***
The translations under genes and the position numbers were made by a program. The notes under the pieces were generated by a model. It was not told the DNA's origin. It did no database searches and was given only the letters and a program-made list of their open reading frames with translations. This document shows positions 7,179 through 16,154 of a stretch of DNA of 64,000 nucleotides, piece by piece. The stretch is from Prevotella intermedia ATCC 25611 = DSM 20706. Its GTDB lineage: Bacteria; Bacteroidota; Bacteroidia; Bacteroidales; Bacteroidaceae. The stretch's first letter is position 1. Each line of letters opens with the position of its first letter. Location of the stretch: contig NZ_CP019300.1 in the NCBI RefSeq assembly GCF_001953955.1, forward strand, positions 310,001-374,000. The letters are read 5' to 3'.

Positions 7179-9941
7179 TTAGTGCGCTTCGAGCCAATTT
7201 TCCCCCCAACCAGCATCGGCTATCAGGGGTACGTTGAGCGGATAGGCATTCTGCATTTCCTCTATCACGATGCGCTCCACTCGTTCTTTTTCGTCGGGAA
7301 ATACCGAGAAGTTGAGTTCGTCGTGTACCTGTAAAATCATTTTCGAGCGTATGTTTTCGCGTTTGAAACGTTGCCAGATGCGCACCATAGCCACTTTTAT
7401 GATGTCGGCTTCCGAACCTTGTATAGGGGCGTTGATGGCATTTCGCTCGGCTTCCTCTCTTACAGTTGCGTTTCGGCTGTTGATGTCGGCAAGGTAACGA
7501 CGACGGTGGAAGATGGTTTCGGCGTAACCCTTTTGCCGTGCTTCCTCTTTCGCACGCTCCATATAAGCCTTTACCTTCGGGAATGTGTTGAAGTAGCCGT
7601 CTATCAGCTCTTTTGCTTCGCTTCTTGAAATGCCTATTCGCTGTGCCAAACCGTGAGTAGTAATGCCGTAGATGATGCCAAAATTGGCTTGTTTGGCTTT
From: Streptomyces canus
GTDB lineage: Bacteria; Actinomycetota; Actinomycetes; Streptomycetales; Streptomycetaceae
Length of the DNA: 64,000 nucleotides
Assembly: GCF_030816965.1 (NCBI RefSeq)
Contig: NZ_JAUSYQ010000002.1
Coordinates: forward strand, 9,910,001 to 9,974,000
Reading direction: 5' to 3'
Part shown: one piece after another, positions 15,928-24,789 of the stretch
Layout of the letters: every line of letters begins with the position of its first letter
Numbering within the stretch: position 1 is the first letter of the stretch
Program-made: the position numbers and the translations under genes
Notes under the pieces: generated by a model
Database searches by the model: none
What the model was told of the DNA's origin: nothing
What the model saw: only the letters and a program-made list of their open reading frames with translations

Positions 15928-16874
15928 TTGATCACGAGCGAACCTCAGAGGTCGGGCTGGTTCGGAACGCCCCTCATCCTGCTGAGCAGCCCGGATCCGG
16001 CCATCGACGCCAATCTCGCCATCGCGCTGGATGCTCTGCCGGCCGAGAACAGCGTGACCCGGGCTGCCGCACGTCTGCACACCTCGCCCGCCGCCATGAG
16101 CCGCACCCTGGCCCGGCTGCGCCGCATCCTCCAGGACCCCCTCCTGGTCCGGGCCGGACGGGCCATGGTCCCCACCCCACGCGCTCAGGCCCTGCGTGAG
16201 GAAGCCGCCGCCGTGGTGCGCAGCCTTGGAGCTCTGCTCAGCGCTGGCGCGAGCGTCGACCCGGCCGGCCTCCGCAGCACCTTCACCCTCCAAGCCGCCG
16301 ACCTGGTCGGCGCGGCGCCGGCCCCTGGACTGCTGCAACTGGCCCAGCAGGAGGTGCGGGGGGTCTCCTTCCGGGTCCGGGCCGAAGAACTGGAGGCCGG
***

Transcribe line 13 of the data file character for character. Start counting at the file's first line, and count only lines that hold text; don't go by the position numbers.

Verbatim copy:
Contig: NZ_JAUSYQ010000002.1